Five Benefits of Waking Up Early to Write

A friend recently ask me, “How do you get up the energy to sit down and write so early in the morning?”

I thought about it. “Medium makes it easy.”

I used to, randomly, wake up and write things in a journal, but often that journal would go unmarked because somehow the incentive of just knowing something about myself was not as important over time.

As I got older — I am 40 years old now — I knew more about myself. I became comfortable with msyelf. And fewer things became a mystery within myself.

What became more important, it was clear, was what was going on with other people? Were they like me?

So the incentive to write early in the morning is really about creating a collection of thoughts that connect me to other people. Here are the five benefits of waking up with a mindset to write, in order to find out how to connect with people on a deeper level.

  1. Work is sometimes not the place for meaningful conversations, but opening up a fresh page and filling that white space with “just whatever is going on right now,” kind of clears out all that anticipation or desire for that kind of connection with the first person you see in the morning. You can walk into work having a clear head, and actually be more open to what’s going on for them.
  2. Dating can be a minefield, if you don’t know what is going on for you. I find that having a clear head in the morning from writing means that, if done regularly, I don’t have any muddled understanding of myself and what I am looking for. I am able to approach dates with potential partners with a completely open mind. When I see a pattern I don’t like in a person, I know it’s not about me, and I can freely determine whether I want to spend time with that person anymore.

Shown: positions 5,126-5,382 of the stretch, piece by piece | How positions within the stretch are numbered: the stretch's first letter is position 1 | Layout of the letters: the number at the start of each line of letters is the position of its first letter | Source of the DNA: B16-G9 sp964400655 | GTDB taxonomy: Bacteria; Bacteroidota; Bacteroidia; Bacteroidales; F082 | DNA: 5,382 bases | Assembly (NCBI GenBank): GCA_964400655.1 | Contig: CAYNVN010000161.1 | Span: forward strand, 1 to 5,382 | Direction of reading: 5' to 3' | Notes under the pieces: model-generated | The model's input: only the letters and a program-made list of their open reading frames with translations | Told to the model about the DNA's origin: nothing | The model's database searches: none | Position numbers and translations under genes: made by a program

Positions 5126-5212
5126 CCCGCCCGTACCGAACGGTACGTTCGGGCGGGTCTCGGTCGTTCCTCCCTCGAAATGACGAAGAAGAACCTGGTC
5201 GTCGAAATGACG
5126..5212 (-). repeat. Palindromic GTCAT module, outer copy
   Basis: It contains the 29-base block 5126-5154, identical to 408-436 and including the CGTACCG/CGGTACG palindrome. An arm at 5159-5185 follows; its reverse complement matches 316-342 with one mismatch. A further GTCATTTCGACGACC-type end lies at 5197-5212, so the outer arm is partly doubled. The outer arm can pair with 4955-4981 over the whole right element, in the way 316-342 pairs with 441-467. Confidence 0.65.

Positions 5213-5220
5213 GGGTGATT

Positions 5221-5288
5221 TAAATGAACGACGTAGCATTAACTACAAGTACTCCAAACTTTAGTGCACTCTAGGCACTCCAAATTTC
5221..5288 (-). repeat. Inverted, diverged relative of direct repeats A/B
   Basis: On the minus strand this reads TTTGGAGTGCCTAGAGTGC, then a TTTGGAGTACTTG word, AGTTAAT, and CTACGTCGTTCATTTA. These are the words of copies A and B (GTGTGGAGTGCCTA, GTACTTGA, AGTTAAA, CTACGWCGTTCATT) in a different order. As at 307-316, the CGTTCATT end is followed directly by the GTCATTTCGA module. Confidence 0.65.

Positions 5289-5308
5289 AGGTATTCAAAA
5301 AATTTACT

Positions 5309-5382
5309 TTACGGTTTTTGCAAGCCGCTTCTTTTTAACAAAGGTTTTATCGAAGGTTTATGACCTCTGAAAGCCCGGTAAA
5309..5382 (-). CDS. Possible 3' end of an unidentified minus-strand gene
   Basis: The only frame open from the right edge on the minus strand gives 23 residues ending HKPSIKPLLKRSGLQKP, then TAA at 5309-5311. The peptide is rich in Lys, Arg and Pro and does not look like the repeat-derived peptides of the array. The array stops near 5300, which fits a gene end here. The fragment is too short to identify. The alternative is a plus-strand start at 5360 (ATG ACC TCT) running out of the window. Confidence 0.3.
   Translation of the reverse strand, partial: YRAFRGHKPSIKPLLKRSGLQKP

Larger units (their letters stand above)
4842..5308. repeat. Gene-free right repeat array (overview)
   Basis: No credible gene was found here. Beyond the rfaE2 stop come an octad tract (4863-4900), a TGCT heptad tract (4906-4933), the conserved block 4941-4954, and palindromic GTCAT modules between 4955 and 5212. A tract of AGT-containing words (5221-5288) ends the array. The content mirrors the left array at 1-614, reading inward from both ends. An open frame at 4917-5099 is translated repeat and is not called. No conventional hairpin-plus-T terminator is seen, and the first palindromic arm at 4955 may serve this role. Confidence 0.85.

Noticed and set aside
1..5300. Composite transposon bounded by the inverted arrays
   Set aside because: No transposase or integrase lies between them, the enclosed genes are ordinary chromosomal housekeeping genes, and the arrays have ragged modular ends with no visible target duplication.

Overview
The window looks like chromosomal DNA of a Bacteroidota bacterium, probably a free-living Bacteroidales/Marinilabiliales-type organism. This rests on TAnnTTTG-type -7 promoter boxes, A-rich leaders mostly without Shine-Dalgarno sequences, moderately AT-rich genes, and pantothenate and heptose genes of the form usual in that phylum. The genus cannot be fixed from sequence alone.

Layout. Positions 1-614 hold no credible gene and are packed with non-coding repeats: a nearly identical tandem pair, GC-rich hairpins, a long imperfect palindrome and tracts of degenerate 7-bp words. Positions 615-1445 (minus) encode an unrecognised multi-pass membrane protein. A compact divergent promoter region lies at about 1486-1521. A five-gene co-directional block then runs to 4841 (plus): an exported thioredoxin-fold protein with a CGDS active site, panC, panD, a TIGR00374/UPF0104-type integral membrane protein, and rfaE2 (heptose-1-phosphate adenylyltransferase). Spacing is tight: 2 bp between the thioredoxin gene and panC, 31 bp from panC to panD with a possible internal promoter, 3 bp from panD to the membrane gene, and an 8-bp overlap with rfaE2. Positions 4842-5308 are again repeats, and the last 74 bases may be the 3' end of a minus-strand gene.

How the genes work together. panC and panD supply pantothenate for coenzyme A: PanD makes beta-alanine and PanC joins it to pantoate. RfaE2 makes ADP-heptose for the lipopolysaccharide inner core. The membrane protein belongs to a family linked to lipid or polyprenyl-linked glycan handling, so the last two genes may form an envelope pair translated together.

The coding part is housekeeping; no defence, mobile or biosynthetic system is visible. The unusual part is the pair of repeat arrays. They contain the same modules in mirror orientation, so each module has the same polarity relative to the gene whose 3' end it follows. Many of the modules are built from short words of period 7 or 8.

3. The dream state where a lot of great ideas come from comes to you more regularly if the brain goes to sleep the night before knowing that there’s going to be a place for it to exercise in the morning. It’s kind of like a dog that jumps up in the morning, grabs its own leash, and drags you out of bed so that it can go pee. The brain just knows what it wants to do, and it prompts you to rush to the laptop — sorry, the coffee grinder and then the laptop — and get it out.
  4. Coffee and writing go so well together. They both produce intention. Think about it. That first whiff of a hand-ground Indonesian double washed bean. The chemex filter sopping wet and exuding the creamy notes of artisan craftsmanship for your cup? It makes you think you are at work on something. It makes you think that your focus was put to work to mold something out of undoctored and untouched material. The rest of your day gives you that same feeling that you have intention. Anything you touch is part of a shaping action that will help you realize something — whether its truth, or profit, or success.
  5. Writing has the same clearing out benefit as yoga, I think. I think of writing as the core exercise of a mind that is nimble, agile, and flexible. The more you do it, and the more you do it on a schedule, the more it feels like a natural part of your activities. And when it does, you move from having a forced mind, or a working mind, to a waking mind. One that receives and adjusts to observations, rather than one that reacts and tries to control situations. And you’ve seen people with yoga bodies. They look so calm and taut. That’s got to be the perfect metaphor for an active mind: taut like a string, and as nimble as a river.

writer; CEO of a travel company